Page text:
The Influence of Traditions of Culture on the Techniques of Sound Directing in Japanese Cinema. Speech and Pause

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The article (the end of the publication, beginning: No 1 (35), 2018) analyzes the sound features of Japanese motion pictures created in the second half of the 20th - beginning of the 21st centuries, on the example of the speech expressiveness of screen actors. The peculiarity of the acting game for a long time was one of the obstacles to understanding and accepting Japanese films by the Western audience. The approach of Japanese film actors to taking roles was based on traditions of the theatrical performance. However, theatrical techniques organically entered the artistic structure and became distinctive features of the genre of dzidaigaki (costume-historical film), especially loved by the audience. The main vehicle in the sound design of such films was the actor's speech using an ancient language, differing from modern Japanese by the presence of additional endings and pronouns. The mode of stylization of speech, associated with a special attention to detail, brings the audience closer to the time displayed on screen, adding realism in the perception of the screen event. The article presents stylistic, phonetic, semantic features of actor's speech in Japanese films not only in costume and historical genre, but also in fantasy and animation films. In the latter two genres, the onomatopoeia (sound imaging) plays an important role in creating the sound design of the film, which is so common in Japanese colloquial and written speech that can also be attributed to a peculiar Japanese cultural tradition. Analysis of sound designs of the Japanese films, including the use of onomatopoeia, is the novelty of the work presented. The article’s topicality is that analyzing another view of the world can broaden the horizon of seeing a specific creative task that is not even related to the “Japanese theme”, while opening up new creative opportunities. In addition, the material of the article in some extent fills a gap in Russian cinema studies, related to the theme of sound in Japanese cinema.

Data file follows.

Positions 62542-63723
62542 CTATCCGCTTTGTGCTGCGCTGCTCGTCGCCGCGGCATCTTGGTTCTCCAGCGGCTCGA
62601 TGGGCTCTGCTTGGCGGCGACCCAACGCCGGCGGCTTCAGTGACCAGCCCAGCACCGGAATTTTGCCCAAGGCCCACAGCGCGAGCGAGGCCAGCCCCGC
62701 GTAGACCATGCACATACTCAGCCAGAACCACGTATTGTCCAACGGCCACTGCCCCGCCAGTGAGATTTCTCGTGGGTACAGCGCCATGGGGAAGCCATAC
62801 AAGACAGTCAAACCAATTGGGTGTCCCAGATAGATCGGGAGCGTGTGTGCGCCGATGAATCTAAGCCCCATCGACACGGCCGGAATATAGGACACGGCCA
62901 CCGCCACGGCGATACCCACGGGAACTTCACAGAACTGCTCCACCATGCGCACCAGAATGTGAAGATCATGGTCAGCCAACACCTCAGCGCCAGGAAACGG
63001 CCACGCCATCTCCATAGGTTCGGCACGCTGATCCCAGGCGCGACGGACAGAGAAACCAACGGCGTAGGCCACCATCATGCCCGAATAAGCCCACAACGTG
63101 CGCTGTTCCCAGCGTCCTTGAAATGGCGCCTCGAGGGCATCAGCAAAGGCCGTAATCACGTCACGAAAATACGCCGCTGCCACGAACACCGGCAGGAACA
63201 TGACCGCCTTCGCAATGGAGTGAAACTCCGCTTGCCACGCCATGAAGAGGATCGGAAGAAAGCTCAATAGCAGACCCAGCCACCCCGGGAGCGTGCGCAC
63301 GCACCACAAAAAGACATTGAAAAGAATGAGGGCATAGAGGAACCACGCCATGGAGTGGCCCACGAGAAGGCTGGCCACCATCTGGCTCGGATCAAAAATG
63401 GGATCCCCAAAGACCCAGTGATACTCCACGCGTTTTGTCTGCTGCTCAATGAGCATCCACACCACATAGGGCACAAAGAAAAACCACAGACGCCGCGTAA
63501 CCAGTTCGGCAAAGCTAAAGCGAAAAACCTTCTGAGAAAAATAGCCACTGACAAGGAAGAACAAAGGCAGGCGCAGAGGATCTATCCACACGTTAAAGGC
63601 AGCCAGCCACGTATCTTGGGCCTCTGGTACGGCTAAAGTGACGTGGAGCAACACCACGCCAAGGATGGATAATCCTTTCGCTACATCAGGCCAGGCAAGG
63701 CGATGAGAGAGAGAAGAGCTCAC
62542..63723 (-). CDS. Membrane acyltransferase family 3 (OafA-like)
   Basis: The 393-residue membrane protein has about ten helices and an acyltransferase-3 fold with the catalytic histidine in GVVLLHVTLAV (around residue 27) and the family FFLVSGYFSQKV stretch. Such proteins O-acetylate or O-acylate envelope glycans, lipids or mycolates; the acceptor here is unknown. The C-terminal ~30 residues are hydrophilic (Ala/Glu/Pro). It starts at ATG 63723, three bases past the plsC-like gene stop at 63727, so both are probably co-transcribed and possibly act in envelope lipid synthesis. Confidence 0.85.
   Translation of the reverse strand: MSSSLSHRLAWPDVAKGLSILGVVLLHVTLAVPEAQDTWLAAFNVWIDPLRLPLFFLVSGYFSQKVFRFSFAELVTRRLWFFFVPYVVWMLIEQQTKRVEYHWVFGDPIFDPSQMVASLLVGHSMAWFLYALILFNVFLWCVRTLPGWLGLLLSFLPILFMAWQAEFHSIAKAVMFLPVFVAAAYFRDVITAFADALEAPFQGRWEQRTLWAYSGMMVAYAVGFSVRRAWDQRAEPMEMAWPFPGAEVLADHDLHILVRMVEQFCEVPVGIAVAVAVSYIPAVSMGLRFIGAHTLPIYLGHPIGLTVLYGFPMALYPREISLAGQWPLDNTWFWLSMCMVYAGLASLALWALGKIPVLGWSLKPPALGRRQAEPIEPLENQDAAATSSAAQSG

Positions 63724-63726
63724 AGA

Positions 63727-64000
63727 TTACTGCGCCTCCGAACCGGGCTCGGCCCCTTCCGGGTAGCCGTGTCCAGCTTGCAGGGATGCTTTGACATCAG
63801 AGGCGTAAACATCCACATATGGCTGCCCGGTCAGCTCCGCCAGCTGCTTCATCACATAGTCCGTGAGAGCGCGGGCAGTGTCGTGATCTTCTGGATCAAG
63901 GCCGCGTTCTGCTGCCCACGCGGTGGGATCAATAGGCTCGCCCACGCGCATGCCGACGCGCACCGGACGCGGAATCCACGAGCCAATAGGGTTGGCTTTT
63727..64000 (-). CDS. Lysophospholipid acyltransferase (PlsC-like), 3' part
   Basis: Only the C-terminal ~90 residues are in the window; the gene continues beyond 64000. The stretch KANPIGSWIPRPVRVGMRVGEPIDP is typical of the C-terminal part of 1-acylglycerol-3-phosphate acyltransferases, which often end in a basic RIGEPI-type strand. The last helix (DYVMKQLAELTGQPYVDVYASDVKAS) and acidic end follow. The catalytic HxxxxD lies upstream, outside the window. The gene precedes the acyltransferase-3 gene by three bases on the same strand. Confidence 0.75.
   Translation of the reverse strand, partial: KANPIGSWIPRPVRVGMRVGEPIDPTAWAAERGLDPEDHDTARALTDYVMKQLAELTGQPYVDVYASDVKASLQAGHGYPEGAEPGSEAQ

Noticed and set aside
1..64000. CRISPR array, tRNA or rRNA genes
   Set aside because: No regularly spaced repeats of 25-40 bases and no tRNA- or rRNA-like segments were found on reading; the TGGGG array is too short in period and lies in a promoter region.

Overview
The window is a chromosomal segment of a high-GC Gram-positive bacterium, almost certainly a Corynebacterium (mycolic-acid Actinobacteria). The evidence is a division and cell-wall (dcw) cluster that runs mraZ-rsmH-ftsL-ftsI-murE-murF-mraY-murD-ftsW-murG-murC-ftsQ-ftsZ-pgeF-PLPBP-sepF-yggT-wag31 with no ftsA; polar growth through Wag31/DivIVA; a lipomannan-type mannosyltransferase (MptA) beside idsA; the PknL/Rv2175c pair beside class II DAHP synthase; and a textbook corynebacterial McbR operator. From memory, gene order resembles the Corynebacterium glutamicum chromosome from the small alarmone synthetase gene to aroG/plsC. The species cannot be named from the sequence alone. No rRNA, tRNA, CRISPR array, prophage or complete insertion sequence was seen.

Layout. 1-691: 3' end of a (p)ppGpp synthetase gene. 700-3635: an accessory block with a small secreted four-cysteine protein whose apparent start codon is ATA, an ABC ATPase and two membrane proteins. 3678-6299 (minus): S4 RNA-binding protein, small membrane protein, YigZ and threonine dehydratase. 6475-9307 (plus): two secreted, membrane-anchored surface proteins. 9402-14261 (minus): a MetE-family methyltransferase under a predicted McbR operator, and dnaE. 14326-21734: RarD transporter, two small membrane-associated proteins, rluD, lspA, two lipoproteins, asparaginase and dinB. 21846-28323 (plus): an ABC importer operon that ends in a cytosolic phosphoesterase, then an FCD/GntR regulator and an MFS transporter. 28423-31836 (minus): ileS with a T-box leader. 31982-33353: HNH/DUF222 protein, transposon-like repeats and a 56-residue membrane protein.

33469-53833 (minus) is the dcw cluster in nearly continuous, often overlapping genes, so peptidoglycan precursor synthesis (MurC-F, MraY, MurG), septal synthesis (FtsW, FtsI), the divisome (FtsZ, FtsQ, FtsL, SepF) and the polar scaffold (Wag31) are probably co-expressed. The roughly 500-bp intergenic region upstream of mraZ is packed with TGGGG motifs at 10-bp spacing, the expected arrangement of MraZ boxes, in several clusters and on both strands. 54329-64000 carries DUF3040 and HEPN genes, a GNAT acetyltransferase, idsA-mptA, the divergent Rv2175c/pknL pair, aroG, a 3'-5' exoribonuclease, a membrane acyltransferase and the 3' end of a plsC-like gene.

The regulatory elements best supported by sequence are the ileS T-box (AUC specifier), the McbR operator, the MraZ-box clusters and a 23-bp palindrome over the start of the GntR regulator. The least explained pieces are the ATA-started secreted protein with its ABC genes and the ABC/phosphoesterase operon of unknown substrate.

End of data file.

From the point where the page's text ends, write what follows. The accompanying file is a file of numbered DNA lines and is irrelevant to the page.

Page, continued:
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Rusinova Elena A

PhD (Arts), Associate Professor, Vice Rector for Science, VGIK

, Moscow

Author for correspondence.

Khabchuk Elizaveta M

sound designer, VGIK.

Russian Federation, Moscow



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Copyright (c) 2018 Rusinova E.A., Khabchuk E.M.

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